Understanding a Phantom’s Death

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                                                                                                             Ibrahim Shekau

For a man who has reportedly died 5 times, the announcement of his death on 20 May 2021 is unsurprising.

The death of a ghost, recognisable only by provocative jihadist literature, videos, and even tall tales throughout Africa and beyond, took the form of what M. D. W. Jeffreys defines as “suicide of revenge” in his book “Samsonic suicide or suicide of revenge among Africans.”

The concept of self-annihilatory suicidal behaviour arose as a result of a challenge to a position of leadership. Abu Mohammed Abubakar bin Mohammad al-Sheikawi (Abubakar Shekau) had selected death over capitulation, thus the decision to commit suicide rather than appeal to Abu Mus’ab Habeeb Bin Muhammad Bin Yusuf al-Barnawi.

Al-Barnawi is the oldest living son of Boko Haram founder Mohammed Yusuf, as well as the new provisional representative of the Islamic State in West Africa Province (ISWAP).

According to Muhammad Munir, an Assistant Professor at the International Islamic University of Islamabad’s Department of Law, ” a suicide bomber might be committing at least five crimes according to Islamic law, namely killing civilians, mutilating their bodies, violating the trust of enemy soldiers and civilians, committing suicide and destroying civilian objects or properties.” He examined this from the standpoint of Islamic jus in Bello (rules concerning the conduct of war).

ISWAP split from the Shekau-led Boko Haram Group, also known as the Jam’at Ahl as-Sunnah lid-Da’wah Wa’l-Jihad (JAS), in 2016 after swearing allegiance to the Islamic State of Iraq and the Levant (ISIS). The split comes in response to critiques of Shekau’s leadership style, which has been described as a non-articulate dictatorial figure egomaniacal, and arrogant.

According to a report by the International Crisis Group in Brussels, ISWAP felt threatened enough by Shekau’s jabs to issue a 120-page treatise in June 2018, the longest published correspondence ever and the first overt indictment of Shekau.

Tomasz Rolbiecki an Independent open-source analyst focused on the geography of terrorism, primarily Lake Chad, clearly states that “With Al-Barnawi back in charge, the two strong-willed players were unable to find an agreement, which is why Shekau was replaced with him in the first place, and why a paper about Shekau after the break was titled ‘Cutting off the Tumor’.”

Several sources say that Shekau was killed or seriously injured after detonating explosives in his house to avoid capture by ISWAP fighters after an hours-long deliberation. Overt sources went into a panic on the eve of 19 May 2021, with little evidence including no precise location or pictorial evidence of the attack, which was rumoured to have happened near the Timbuktu Triangle.

Islamic State propaganda media outlets, in the likes of Dabiq magazine, Amaq News Agency, and Al-Naba, have also failed to corroborate reports about Shekau’s death. The paper made no mention of Shekau’s death in its official weekly issue on 20 May 2021 but did report an Improvised explosive device (IED) attack carried out by ISWAP in Lake Chad, in Bosso on Tuesday, 18 May 2021.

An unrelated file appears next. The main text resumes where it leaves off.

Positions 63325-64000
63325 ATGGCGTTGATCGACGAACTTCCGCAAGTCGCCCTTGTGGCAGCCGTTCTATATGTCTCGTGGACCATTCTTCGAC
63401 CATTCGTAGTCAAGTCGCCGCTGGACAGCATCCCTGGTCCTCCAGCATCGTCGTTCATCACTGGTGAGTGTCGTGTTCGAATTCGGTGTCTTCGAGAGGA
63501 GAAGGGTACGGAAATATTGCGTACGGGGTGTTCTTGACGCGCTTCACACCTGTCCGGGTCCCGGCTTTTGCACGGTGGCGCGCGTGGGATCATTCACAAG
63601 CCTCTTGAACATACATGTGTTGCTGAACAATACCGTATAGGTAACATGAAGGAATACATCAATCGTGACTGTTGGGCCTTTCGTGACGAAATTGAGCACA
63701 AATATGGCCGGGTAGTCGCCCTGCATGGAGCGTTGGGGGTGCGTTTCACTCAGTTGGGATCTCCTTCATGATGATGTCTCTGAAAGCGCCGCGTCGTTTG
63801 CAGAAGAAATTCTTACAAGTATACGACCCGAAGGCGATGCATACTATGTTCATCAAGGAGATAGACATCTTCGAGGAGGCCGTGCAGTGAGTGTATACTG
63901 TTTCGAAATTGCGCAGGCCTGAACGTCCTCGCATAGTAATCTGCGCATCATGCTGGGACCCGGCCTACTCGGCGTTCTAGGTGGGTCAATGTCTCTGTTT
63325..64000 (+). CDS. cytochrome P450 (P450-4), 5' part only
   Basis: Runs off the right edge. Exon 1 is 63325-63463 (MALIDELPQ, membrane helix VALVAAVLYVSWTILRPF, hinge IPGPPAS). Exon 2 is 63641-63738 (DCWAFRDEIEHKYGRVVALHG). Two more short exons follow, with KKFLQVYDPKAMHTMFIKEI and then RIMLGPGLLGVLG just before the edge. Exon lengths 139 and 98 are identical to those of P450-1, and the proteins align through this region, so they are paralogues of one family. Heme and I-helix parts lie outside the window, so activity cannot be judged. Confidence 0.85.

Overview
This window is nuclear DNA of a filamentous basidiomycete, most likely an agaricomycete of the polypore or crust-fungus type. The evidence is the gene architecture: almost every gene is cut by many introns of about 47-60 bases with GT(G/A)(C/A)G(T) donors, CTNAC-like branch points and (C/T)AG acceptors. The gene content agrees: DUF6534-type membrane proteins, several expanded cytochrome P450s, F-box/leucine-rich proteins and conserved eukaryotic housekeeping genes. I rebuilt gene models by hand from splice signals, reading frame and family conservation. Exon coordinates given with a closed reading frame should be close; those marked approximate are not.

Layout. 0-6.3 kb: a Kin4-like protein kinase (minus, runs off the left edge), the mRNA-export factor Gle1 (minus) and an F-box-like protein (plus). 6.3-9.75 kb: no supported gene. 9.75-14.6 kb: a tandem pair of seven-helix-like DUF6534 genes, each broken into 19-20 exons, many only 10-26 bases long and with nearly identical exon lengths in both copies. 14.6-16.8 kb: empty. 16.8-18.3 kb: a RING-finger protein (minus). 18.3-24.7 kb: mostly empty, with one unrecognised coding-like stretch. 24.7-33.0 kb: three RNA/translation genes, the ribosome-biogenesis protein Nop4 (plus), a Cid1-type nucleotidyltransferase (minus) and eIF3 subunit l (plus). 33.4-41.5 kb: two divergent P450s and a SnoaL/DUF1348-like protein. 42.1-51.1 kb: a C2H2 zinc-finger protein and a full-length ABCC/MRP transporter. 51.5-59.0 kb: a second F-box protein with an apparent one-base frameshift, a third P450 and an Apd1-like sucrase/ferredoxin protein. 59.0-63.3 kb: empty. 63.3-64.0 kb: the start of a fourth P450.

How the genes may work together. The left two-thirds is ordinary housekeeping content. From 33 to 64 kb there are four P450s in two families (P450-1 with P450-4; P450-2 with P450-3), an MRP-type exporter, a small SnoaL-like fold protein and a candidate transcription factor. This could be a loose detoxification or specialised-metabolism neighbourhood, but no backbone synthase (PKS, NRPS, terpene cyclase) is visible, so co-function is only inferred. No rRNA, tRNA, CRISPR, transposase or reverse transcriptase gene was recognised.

Given Shekau’s inability to declare his loyalty to ISWAP before his “death”, the growing incursion into Boko Haram’s stronghold in the Sambisa forest region by ISWAP fighters highlights the repression of JAS across the North-East. This means an exponential growth in ISWAP’s fighting power, while also the retreat of some of his supporters to the northwest and north-central Nigeria.

Figure 1: Increasing growth in ISWAP attacks since 2018 through 2020 illustrates the period through which strategic positioning secured the groups dominance in the region leading to its manifestation in 2021.

In particular, the pioneering of the Sambisa forest by ISWAP seeks to provide increased security and more space for fighters, who were previously fighting mainly in the wetlands around Lake Chad, the hills of Mandara on the border of Nigeria and Cameroon, and the forest areas between Borno and Yobe. The occupation of Sanbisa could add a new dimension to the ongoing insurgency, with its strategic location serving as a starting point for attacks on military bases and garrisons.

Figure 2: The map highlights the increase in ISWAP occupation and its increasing influence across towns and villages in Borno State, as well as Yobe and Adamawa.

Nonetheless, ISWAP’s long-fought guerrilla warfare could give way to conventional warfare and the defence of captured towns against state forces. Most notably, ISWAP could now fully encircle Maiduguri by taking hold of access paths to the city. A JAS-ISWAP accord will certainly exacerbate a currently raging rebellion in Nigeria’s North-Eastern regions This means a new field for combatants to recruit in, new villages to battle and conquer, and most importantly, ISWAP will fully be able to accommodate its attacks on hard targets.

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